Arriving on NC State University’s campus as a first-year student can be overwhelming. A new home, new experiences and new rigorous classes make for quite the adjustment for first-year students.
NC State is committed to the overall well-being of all students and has a range of resources to help first-year students with the transition to college.
NC State Dining’s Director of Nutrition and Wellness Lisa Eberhart came to DELTA with a vision for a gamified, interactive module to help students get to know the different wellness resources available on campus and satisfy an objective as part of the Partnership for a Healthier America’s Healthy Campus Initiative. NC State is the only university to meet all 23 objectives of the initiative.
After a year of instructional consultations, the Wolfpack Wellness project kicked off in August 2016. The principal investigators included Eberhart and former University Recreation employees Stacy Connell and Suzanne Hunt. Hunt was instrumental in coordinating with campus partners and collecting the necessary information to develop content for the module. University Wellness Specialist Shannon DuPree was added to the team in 2016, and in the fall of 2017, Coordinator of Wellness Programs Alexis Steptoe joined the team replacing Hunt.
Partnering with the principal investigators on the project were DELTA’s Lead Instructional Designer and project lead Cathi Dunnagan, Lead Interaction Designer/Developer and media lead Ben Huckaby, PHP Web Developer and Moodle gamification developer Steve Bader, and Lead Project Coordinator Laurie Gyalog.
As the scope of the project began to grow with collaborations between DELTA, University Recreation, NC State Dining, Student Health Services, Counseling Center and Alcohol and Other Drug Prevention Education more staff members joined the team. Multimedia Specialist Rich Gurnsey and Instructional Designer Caitlin McKeown were added in May and August 2017.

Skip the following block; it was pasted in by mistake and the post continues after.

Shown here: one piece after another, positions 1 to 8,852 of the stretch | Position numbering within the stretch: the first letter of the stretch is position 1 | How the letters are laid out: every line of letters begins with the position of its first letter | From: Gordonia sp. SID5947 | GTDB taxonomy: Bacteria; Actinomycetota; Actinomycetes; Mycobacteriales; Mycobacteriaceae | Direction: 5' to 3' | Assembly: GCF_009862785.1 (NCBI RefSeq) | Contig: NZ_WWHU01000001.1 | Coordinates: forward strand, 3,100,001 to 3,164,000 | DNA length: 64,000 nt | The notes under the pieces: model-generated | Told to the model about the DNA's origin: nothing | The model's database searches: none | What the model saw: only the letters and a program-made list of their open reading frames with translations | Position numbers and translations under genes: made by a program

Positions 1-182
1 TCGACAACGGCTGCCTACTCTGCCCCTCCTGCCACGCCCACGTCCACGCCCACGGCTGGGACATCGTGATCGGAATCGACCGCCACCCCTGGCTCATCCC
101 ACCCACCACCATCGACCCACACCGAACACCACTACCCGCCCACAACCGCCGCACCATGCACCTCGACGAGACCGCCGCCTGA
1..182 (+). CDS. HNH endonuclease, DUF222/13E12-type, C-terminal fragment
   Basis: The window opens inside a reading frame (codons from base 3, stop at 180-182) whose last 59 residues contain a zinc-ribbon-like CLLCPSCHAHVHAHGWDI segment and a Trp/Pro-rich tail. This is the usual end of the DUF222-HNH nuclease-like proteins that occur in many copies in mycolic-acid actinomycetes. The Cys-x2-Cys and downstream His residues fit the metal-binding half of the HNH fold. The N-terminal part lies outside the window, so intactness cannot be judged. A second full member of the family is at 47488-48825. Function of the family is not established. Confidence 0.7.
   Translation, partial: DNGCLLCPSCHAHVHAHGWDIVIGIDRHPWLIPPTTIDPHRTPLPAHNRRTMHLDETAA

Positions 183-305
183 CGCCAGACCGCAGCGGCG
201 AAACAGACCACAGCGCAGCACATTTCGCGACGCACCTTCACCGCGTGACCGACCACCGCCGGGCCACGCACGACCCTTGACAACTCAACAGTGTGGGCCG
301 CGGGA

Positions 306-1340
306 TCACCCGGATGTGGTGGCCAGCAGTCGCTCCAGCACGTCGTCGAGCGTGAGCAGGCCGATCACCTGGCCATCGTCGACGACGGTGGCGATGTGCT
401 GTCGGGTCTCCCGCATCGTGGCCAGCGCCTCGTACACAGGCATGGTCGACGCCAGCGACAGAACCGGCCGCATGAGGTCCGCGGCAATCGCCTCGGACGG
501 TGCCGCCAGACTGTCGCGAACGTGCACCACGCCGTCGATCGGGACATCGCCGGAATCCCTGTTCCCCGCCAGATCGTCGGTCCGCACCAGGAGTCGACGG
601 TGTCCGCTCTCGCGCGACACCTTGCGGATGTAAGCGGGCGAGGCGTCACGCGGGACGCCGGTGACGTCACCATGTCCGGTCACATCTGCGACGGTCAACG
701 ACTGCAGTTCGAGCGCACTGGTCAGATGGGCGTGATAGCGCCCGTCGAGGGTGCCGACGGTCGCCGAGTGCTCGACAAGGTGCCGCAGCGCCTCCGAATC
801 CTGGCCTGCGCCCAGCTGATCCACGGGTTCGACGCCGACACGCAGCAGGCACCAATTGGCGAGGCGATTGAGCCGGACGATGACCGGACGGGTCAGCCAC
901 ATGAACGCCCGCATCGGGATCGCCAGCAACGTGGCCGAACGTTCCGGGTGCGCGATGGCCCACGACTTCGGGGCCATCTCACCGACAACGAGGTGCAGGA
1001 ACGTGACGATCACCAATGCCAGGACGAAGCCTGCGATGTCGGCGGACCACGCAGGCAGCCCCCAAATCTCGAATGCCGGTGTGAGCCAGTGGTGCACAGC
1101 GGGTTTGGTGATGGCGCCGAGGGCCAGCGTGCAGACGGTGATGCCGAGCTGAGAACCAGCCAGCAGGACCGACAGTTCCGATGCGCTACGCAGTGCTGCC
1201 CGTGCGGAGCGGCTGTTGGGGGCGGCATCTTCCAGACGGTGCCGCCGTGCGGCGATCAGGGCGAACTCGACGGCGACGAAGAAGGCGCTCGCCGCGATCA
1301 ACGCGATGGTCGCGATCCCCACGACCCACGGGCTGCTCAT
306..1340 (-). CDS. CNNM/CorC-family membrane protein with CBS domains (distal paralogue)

About the Project
Housed in Moodle, the Wolfpack Wellness project aims to not only introduce students to wellness resources but also to the primary learning management system used at NC State. “Students get to experience Moodle early on with no pressure,” said Dunnagan. Students gain hands-on experience with Moodle but have the freedom to choose how and when they want to complete the module.
The Wolfpack Wellness module includes six elements of wellness: career, financial, physical, social, emotional and community. Students begin their journey at Talley Student Union for an introduction to the module and an overview of wellness. From there, students can choose another location from the navigation map to visit next — Carmichael Gym, Student Health Center, Fountain Dining Hall, Pullen Hall or Carter-Finley Stadium.
The map is designed to represent actual buildings on campus in the correct physical locations in relation to each other. Each building was selected to align with the element of wellness that has resources located in that building. This area of campus is the center of activity for first-year students. For Huckaby, this aspect of the map was an integral part of the project because students are learning about beneficial resources and also where to find them on campus.
Designed like a game, students earn badges along the way as they complete each area of wellness. They can also see personal progress toward reaching recommended goals via progress bars, a new feature created specifically for Wolfpack Wellness that focuses on the individual, unlike leaderboards that are used to encourage competition among individuals.